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Report: Magic apply for disabled-player exceptions for Jonathan Isaac, Al-Farouq Aminu

Disabled-player exception candidates Jonathan Isaac and Al-Farouq Aminu

ORLANDO, FL - NOVEMBER 8: Jonathan Isaac #1 and Al-Farouq Aminu #2 of the Orlando Magic hi-five during a game against the Memphis Grizzlies on November 8, 2019 at Amway Center in Orlando, Florida. NOTE TO USER: User expressly acknowledges and agrees that, by downloading and or using this photograph, User is consenting to the terms and conditions of the Getty Images License Agreement. Mandatory Copyright Notice: Copyright 2019 NBAE (Photo by Fernando Medina/NBAE via Getty Images)

NBAE via Getty Images

Disabled-player exceptions allow teams to sign, trade for or claim off waivers players on the last year of their contract. The mechanism is sometimes useful in helping a team.

But it’s often an overrated tool. It doesn’t open a roster spot. It doesn’t provide luxury-tax relief. Most DPEs go unused.

A real benefit of DPEs is the clarity they provide on injuries. Teams often obfuscate in their public messages. But to have a disabled-player exception granted, an NBA-appointed doctor must rule the injured player is “substantially more likely than not” to be out through June 15.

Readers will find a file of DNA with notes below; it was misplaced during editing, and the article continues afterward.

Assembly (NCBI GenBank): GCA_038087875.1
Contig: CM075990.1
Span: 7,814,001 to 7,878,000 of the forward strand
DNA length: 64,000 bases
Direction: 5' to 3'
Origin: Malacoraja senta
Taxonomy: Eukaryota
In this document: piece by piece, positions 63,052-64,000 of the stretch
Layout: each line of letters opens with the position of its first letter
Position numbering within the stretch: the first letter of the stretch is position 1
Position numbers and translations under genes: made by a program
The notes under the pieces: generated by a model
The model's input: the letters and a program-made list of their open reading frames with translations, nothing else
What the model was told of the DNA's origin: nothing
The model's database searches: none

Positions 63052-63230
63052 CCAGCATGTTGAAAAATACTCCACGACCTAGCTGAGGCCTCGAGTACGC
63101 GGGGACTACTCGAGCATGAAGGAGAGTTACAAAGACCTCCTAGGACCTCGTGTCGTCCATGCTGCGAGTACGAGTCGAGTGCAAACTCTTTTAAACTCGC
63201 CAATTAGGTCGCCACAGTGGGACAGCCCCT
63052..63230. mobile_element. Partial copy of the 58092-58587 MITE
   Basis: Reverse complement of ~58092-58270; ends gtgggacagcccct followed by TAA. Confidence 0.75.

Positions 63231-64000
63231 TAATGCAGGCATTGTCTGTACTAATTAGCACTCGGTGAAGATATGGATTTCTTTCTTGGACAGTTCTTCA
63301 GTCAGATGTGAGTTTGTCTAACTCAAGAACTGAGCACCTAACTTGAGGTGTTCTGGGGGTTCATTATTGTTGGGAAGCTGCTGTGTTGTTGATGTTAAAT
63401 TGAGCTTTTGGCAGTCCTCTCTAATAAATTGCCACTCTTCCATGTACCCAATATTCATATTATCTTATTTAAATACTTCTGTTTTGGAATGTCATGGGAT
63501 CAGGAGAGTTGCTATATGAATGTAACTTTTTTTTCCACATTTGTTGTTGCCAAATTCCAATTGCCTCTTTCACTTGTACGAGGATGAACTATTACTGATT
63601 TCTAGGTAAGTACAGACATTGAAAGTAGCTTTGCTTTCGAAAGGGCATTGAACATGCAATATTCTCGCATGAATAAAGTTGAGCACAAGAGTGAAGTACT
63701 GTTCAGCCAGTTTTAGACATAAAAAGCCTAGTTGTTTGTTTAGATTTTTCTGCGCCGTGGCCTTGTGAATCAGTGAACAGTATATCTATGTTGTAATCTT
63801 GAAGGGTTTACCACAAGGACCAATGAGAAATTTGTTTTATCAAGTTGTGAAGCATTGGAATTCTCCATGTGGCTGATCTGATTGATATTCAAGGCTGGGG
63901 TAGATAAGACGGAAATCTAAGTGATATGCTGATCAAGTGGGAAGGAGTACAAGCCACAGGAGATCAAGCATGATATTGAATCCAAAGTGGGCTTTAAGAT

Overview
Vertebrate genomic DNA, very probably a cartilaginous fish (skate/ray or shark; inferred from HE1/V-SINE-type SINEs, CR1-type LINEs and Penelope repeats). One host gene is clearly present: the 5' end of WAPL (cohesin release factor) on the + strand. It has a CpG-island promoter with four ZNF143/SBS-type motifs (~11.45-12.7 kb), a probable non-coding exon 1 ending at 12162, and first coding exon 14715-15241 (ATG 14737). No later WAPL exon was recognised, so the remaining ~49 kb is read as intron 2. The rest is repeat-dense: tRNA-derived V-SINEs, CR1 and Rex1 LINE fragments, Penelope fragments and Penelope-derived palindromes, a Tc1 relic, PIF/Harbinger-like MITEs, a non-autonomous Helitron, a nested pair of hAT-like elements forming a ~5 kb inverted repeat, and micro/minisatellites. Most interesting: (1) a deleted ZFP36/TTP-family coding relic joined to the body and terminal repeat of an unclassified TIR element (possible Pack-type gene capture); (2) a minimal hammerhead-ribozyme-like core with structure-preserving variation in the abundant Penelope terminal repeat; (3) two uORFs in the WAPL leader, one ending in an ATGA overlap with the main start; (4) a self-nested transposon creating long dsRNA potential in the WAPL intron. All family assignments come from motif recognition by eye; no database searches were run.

That brings us to the Magic.

On Jan. 2, they announced Jonathan Isaac would be re-evaluated in two months. On Wednesday, they announced Al-Farouq Aminu would be re-evaluated in 12 weeks.

Now, here’s a sign the forwards’ knee injuries could be even more significant than it sounded.

Shams Charania of The Athletic:

The deadline to apply for a disabled-player exception is Wednesday. So, maybe Orlando is just taking a stab before it’s too late. In the thick of the playoff race, the Magic could use the help. They have breathing room below the luxury-tax line and an open roster spot.

But if Isaac and Aminu are that severely injured, that’s a major blow.

Isaac looked like a rising star before going down. It really sounded like he could return later this season. He has already missed a lot of development time in his short career. This wouldn’t be an ideal way to enter his contract-extension window next offseason.

Aminu seemed less likely to return. He’s older, and his injury sounded worse. Even if he gets healthy before the season ends, there will be questions about bringing back the 29-year-old rather than giving him a full offseason to heal. Orlando owes him $9,720,900 next season and $10,183,800 the year after that.